Company strengthens age gaps

When generations connect

By: Keri Luise, Contributing Writer

Four distinct generations are interconnected within today’s workplace and educational environments, and each comes with a unique set of attitudes, values, and work styles.

In a March 30 on-campus talk about generational connections, Bridgeworks’ generational expert and consultant Phil Gwoke presented the generations of our society, the characteristics and ethics of each, and some solutions for engagement and motivation for all generations.

“Every generation, every point in history, every culture since the history of man has had four generations influencing society: grandparents, parents, young adults and children,” Gwoke said.

The general grandparents of this society are the 80 million Baby Boomers born between 1946 and 1964. The 60 million Gen Xers are the parents born between 1965 and 1979. The Millennials are the over 82 million young adults born between 1980 and 1995. Since then, to the current day are the children of the society: Gen Edge, according to Gwoke.

Gen Edge is the newest generation to enter into the educational and workplace environments. Generations before this are the leaders of companies who need to understand the different kind of work ethics that are being practiced today, said Gwoke.

“We want to communicate with people the way we are communicated with, but as time continues on, people communicate differently,” Gwoke said.

The events and conditions that occur during an individual’s formative years, or their teenage years, shape them into who they are and what they value.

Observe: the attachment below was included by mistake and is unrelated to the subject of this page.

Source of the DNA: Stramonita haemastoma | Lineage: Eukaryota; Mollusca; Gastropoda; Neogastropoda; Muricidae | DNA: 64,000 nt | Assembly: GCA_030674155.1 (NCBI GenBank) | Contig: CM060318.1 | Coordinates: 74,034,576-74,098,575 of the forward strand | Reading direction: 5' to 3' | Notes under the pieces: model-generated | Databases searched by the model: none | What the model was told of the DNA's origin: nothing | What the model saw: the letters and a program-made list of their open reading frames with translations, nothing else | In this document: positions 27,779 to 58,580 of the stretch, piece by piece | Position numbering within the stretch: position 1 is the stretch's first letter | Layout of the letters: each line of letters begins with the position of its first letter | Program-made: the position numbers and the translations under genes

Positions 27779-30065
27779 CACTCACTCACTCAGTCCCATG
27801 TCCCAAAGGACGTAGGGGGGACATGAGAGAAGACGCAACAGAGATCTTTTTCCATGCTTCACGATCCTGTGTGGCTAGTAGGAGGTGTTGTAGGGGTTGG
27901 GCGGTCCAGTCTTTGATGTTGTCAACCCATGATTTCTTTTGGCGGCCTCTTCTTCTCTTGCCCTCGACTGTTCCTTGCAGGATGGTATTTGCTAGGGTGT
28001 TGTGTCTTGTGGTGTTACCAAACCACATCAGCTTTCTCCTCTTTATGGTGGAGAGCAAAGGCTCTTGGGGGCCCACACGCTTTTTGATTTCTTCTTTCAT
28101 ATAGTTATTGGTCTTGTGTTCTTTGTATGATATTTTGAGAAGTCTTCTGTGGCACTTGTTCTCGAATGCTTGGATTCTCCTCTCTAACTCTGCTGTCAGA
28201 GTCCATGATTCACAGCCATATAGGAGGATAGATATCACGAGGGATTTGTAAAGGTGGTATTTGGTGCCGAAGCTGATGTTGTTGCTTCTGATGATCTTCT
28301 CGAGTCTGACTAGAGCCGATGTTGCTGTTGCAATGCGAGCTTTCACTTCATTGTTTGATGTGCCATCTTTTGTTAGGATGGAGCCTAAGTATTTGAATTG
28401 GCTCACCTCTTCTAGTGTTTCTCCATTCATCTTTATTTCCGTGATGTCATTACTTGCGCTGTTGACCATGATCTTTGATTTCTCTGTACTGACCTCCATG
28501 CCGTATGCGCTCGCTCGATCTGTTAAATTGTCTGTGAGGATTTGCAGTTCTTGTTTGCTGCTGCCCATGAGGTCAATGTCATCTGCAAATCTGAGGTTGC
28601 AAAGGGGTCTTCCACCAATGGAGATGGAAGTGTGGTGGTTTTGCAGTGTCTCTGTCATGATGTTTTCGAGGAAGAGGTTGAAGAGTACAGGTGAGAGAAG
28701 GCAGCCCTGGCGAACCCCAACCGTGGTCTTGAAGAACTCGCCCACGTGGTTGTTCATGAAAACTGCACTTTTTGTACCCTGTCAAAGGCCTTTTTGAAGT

“When you think about work ethic, depending on what generation you’re from, you might have a different perception of what that looks like,” Gwoke said.

According to Gwoke, the Baby Boomer generation consists of optimistic and competitive individuals. They grew up with the mindset that if you don’t do something to get the job done, there is someone next in line who will.

Gen Xers are resourceful, entrepreneurial, and skeptical workers. They grew up very individualistic and tend to follow the motto, “If you want something done right, do it yourself.”

The next generation, Millennials, are very diverse, collaborative, socially accepting, and tech-savvy. The number one factor that attracts Millennials to businesses is culture and values. This generation has a strong desire for closeness within relationships.

Finally, there is Gen Edge. Individuals in this generation are realistic, inspirational, and value equality. Within the workplace, these individuals are willing to work harder for well-paid jobs. They prefer group validation and a notice of success rather than just a participation award.

“Most Edgers coming into life, they’re not expecting to be given something just because they showed up,” Gwoke said.

As generations work to learn more about the ethics of one another, companies will be able to create a more compatible, cohesive, and productive workforce for all generations. The generational gap is slowly bridging itself together.

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